Chapter 13. Extending Functionality
Kramer: It’s just a write-off for them.Jerry: How is it a write-off?Kramer: They just write it off.Jerry: Write it off what?Kramer: Jerry, all these big companies, they write-off everything.Jerry: You don’t even know what a write-off is.Kramer: Do you?Jerry: No. I don’t.Kramer: But they do and they are the ones writing it off.
In this chapter, we introduce additional hardware and software technologies that you may encounter in embedded systems. We begin with a look at a pair of chip interconnection buses called I2C and SPI. Next we introduce programmable logic, including FPGAs. And finally, we take a look at adding a TCP/IP network.
As you work on more and more embedded systems, you will come across different peripherals that you will have to use. In this section, we take a look at some of the common embedded peripherals that you will likely encounter. Sometimes it is necessary to implement these protocols entirely in software (see the sidebar “Serial Bit Banging” later in this chapter).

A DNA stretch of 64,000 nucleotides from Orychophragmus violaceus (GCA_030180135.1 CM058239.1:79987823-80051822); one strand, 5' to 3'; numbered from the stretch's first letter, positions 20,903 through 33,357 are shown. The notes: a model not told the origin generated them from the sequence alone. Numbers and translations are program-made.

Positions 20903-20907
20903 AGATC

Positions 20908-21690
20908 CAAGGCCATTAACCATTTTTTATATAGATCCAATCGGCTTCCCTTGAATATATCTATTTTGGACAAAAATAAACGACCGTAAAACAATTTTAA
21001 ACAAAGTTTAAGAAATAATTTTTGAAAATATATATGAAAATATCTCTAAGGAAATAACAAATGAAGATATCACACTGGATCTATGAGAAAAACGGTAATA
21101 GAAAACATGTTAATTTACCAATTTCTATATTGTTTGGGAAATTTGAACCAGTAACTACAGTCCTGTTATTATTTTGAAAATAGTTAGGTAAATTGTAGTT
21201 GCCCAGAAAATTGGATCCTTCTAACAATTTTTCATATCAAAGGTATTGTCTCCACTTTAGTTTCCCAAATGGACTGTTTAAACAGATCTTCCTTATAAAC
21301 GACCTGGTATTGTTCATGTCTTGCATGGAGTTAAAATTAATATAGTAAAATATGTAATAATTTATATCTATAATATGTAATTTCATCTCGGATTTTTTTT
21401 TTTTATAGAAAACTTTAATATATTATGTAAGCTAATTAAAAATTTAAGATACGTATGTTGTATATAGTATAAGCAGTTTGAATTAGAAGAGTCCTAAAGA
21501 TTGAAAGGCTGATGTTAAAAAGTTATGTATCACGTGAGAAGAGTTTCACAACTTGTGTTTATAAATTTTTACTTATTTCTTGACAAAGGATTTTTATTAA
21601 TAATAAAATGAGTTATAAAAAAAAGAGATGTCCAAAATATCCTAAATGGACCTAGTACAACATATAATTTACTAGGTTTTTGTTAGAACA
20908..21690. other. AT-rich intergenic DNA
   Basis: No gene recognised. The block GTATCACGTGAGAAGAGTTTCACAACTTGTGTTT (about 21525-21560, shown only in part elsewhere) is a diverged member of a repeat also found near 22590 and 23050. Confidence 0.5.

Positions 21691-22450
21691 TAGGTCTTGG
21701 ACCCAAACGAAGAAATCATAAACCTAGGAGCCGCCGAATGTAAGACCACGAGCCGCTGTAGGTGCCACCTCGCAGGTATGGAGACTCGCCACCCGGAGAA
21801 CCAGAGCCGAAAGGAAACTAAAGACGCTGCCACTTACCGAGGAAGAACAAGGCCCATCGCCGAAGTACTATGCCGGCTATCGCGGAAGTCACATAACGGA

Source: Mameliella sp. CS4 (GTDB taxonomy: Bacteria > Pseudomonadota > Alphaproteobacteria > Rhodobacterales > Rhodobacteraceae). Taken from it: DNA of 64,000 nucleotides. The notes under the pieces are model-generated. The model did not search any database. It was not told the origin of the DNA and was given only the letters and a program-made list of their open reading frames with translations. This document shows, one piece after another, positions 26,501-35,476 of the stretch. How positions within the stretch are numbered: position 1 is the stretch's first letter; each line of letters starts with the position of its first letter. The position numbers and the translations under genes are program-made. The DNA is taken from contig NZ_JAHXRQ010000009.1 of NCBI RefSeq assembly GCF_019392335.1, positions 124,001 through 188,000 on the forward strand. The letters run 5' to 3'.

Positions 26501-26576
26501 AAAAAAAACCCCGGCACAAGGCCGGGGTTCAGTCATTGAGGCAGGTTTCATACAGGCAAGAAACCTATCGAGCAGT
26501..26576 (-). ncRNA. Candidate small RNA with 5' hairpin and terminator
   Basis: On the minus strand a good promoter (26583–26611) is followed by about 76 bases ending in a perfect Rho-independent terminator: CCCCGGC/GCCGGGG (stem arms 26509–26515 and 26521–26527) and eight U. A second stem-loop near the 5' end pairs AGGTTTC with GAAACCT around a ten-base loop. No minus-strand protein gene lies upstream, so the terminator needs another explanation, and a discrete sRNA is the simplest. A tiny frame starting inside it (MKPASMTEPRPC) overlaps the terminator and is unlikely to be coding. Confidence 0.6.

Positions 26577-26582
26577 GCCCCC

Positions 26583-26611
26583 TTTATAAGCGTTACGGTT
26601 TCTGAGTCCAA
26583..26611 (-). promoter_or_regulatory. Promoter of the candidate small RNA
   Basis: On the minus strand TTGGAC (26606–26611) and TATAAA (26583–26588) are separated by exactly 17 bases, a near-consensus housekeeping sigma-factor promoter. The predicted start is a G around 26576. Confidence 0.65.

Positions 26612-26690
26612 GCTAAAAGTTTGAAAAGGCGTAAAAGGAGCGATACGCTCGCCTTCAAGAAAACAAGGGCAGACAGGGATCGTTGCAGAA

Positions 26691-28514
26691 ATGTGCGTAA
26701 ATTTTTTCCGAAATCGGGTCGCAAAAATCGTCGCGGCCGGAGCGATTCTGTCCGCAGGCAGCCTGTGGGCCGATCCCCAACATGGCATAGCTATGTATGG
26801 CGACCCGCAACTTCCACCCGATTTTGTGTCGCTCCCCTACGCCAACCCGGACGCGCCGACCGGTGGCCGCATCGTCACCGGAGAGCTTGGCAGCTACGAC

Serial buses can be either asynchronous or synchronous. In an asynchronous serial connection, the data is sent without using a common timing clock signal. To align the receiver with the sender, there is some sort of start condition to signify when the transmission begins, and a stop condition to indicate the end of transmission. A synchronous serial connection typically uses a separate clock ...